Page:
To review current concepts of the mechanisms of symptom relief and improved exercise tolerance following pharmacological treatment in chronic obstructive pulmonary disease (COPD).
To examine the relative responsiveness of new physiological outcome parameters in clinical trials.
Summary Bronchodilator therapy is the first step in improving dyspnoea and exercise endurance in patients with COPD. Recent studies have challenged the long-held view that airway obstruction in COPD is irreversible. We now know that even in the setting of minor or no change in traditional spirometry, bronchodilator therapy is associated with consistent, and often impressive, reduction in lung hyperinflation. This pharmacological lung volume reduction is linked to improved inspiratory muscle function and enhanced neuro- mechanical coupling of the respiratory system during activity, even in those with advanced disease. Moreover, these improvements in dynamic mechanics provide a sound physiological rationale for observed bronchodilator-induced improvements in the important patient-centred outcomes of reduced dyspnoea and activity limitation.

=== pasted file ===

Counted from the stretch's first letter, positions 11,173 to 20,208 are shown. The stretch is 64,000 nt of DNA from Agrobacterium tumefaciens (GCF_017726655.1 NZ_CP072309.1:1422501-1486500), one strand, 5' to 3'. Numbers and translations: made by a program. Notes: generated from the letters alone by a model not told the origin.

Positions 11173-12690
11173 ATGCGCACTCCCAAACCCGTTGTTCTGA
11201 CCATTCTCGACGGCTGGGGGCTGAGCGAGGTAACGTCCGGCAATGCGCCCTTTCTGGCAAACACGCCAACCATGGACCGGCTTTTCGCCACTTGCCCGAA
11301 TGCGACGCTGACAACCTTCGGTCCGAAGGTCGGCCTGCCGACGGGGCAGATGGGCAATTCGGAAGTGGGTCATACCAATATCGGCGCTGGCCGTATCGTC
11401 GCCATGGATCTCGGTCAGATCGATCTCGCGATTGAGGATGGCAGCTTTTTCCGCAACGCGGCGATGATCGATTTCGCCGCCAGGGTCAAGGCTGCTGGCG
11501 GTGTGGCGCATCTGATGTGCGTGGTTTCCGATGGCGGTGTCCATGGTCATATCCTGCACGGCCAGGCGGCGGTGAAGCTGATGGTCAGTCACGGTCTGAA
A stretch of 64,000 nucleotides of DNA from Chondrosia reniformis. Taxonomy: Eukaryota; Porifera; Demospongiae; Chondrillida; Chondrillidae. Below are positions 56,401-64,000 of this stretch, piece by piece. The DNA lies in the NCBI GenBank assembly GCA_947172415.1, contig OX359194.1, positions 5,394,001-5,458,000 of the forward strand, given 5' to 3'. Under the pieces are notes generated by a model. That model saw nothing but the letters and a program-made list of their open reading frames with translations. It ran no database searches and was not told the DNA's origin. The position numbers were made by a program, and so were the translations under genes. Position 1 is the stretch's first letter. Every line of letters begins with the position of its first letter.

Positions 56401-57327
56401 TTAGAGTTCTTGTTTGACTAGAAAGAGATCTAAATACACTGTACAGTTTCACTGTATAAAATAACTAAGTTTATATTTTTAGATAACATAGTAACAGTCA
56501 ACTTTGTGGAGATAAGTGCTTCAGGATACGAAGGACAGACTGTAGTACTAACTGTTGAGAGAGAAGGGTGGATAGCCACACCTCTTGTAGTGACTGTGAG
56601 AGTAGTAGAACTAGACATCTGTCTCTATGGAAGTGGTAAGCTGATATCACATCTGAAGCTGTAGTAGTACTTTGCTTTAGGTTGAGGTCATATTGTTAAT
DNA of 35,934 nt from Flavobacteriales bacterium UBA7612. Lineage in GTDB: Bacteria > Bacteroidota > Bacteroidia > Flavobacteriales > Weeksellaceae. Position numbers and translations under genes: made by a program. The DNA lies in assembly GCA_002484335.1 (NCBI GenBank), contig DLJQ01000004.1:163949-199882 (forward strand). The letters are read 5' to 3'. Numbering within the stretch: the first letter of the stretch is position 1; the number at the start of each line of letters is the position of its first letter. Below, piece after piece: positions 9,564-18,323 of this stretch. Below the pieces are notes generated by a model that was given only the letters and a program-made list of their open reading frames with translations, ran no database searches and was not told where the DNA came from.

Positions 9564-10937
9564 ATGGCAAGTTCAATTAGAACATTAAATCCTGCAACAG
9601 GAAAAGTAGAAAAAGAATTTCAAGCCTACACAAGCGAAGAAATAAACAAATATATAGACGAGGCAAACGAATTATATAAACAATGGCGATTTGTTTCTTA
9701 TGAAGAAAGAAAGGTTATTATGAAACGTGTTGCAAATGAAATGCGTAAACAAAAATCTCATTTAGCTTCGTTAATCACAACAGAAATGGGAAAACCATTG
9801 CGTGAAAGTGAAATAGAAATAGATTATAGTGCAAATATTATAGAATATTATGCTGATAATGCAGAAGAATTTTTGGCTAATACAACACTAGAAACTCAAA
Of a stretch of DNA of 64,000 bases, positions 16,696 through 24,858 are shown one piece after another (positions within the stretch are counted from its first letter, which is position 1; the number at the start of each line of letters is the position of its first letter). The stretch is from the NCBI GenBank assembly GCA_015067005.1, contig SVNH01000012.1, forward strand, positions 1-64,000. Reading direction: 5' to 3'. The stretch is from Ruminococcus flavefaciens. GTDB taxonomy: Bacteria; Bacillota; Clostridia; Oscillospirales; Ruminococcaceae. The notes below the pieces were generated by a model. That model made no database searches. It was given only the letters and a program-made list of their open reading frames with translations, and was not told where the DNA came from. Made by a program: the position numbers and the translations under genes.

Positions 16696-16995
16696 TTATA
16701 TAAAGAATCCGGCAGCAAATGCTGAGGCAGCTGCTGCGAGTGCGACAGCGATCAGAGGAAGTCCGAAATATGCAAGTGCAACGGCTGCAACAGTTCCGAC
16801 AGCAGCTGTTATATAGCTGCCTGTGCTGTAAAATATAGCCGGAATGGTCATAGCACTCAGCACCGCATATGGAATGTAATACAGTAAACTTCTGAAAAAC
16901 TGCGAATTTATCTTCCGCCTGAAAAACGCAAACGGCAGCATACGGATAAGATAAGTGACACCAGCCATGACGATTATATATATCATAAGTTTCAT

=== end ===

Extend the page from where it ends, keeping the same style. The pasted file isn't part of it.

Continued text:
- ©ERS 2008